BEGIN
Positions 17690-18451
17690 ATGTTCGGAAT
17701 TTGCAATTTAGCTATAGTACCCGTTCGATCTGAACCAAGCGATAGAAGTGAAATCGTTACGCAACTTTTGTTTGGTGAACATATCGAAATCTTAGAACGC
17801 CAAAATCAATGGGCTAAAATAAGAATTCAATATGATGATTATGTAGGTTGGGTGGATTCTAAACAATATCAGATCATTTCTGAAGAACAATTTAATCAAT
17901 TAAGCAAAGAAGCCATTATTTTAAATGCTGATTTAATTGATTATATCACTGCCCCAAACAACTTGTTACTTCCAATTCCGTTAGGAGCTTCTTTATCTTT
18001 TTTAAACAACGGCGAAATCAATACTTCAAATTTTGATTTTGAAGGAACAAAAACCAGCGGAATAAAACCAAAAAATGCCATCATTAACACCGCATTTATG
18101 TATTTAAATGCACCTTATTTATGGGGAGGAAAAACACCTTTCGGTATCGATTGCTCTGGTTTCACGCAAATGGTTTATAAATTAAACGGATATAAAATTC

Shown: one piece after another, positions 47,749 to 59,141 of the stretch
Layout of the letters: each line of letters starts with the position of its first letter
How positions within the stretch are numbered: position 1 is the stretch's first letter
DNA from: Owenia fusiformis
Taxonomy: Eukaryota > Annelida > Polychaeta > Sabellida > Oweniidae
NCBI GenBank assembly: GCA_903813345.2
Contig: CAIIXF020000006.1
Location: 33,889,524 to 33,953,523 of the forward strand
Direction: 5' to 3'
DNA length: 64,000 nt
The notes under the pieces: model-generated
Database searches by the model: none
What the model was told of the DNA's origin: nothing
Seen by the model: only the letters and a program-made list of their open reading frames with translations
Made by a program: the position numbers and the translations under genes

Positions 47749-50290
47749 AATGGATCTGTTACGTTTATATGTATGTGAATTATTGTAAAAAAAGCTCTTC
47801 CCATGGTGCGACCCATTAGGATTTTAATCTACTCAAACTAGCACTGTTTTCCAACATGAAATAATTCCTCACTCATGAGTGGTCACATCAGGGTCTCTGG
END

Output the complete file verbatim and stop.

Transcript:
Positions 17690-18451
17690 ATGTTCGGAAT
17701 TTGCAATTTAGCTATAGTACCCGTTCGATCTGAACCAAGCGATAGAAGTGAAATCGTTACGCAACTTTTGTTTGGTGAACATATCGAAATCTTAGAACGC
17801 CAAAATCAATGGGCTAAAATAAGAATTCAATATGATGATTATGTAGGTTGGGTGGATTCTAAACAATATCAGATCATTTCTGAAGAACAATTTAATCAAT
17901 TAAGCAAAGAAGCCATTATTTTAAATGCTGATTTAATTGATTATATCACTGCCCCAAACAACTTGTTACTTCCAATTCCGTTAGGAGCTTCTTTATCTTT
18001 TTTAAACAACGGCGAAATCAATACTTCAAATTTTGATTTTGAAGGAACAAAAACCAGCGGAATAAAACCAAAAAATGCCATCATTAACACCGCATTTATG
18101 TATTTAAATGCACCTTATTTATGGGGAGGAAAAACACCTTTCGGTATCGATTGCTCTGGTTTCACGCAAATGGTTTATAAATTAAACGGATATAAAATTC

Shown: one piece after another, positions 47,749 to 59,141 of the stretch
Layout of the letters: each line of letters starts with the position of its first letter
How positions within the stretch are numbered: position 1 is the stretch's first letter
DNA from: Owenia fusiformis
Taxonomy: Eukaryota > Annelida > Polychaeta > Sabellida > Oweniidae
NCBI GenBank assembly: GCA_903813345.2
Contig: CAIIXF020000006.1
Location: 33,889,524 to 33,953,523 of the forward strand
Direction: 5' to 3'
DNA length: 64,000 nt
The notes under the pieces: model-generated
Database searches by the model: none
What the model was told of the DNA's origin: nothing
Seen by the model: only the letters and a program-made list of their open reading frames with translations
Made by a program: the position numbers and the translations under genes

Positions 47749-50290
47749 AATGGATCTGTTACGTTTATATGTATGTGAATTATTGTAAAAAAAGCTCTTC
47801 CCATGGTGCGACCCATTAGGATTTTAATCTACTCAAACTAGCACTGTTTTCCAACATGAAATAATTCCTCACTCATGAGTGGTCACATCAGGGTCTCTGG